Rebel Stakes winner and Old Friends retiree Clever Allemont was euthanized due to colic the morning of May 26. The son of Clever Trick—Allemont, by Carlemont was 32.
Clever Allemont had spent more than five years at Old Friends after being rescued from the road to slaughter in 2008.
During his race career, Clever Allemont won his first six races. His major scores came in the 1985 Rebel and Southwest Stakes at Oaklawn Park, and he placed in three other graded-stakes contests, including the Arlington Classic (gr. I).
Bred in Illinois by A.J. Sweeney, Clever Allemont was trained first by Lynn Whiting, and later by D. Wayne Lukas. He was ridden frequently by jockeys such as Pat Day, Angel Cordero, and Mike Smith. The dark bay or brown horse retired from racing with a record of 8-7-7 from 47 starts and earnings of $316,329.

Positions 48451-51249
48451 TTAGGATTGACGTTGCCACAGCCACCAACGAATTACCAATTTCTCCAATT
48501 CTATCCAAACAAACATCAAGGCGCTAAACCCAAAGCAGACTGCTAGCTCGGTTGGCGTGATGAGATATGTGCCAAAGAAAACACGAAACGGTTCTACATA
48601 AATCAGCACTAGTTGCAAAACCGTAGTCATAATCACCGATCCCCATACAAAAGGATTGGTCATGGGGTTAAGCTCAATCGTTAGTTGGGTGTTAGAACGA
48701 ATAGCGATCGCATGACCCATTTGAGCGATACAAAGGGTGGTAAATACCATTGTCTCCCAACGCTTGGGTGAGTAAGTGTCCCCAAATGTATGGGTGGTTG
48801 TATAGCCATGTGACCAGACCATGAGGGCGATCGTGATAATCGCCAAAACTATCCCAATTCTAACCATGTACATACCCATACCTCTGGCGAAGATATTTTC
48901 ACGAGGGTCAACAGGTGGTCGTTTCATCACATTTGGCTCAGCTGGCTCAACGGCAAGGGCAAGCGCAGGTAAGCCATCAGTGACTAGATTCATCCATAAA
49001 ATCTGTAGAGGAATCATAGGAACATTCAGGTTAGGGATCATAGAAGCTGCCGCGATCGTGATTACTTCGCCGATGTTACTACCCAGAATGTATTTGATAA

Clever Allemont entered stud in 1988 at Rainier Stables in Enumclaw, Wash. and was later moved to Double D Farm in Kishwaukee, Ill. where he stood until 1997. He sired 167 foals, 125 starters, and 72 winners for progeny earnings of $1,038,007. Clever Allemont also sired progeny that excelled in show jumping and dressage disciplines.
In November 2008, the aging stallion was discovered in a kill buyer's pen in Kansas. Clever Allemont was thin and had lost his right eye. The Alex Brown Racing Forum's group Fans of Barbaro raised funds to purchase Clever Allemont, and he was moved to safety at Ray and Jeanne Mason's Donegal Ranch in Williamsburg, Kan.
Aftercare worker Diana Baker contacted Old Friends president Michael Blowen, and Clever Allemont took up residence at the organization's Georgetown, Ky. farm in January 2009.
For the next half-decade, Clever Allemont was one of Old Friends' most popular retirees. His story was featured in the media, and he received birthday cards from all over the world.
"Clever Allemont was such a great asset to Old Friends," said Blowen in a release. "He was the kindest, friendliest stallion on the farm. He inspired deaf people because he was deaf, visually impaired people because he enjoyed life though he'd lost an eye, anybody who knew what it's like to overcome hardship. People call Clever Allemont a 'rescue,' but it's really the horses who rescue us."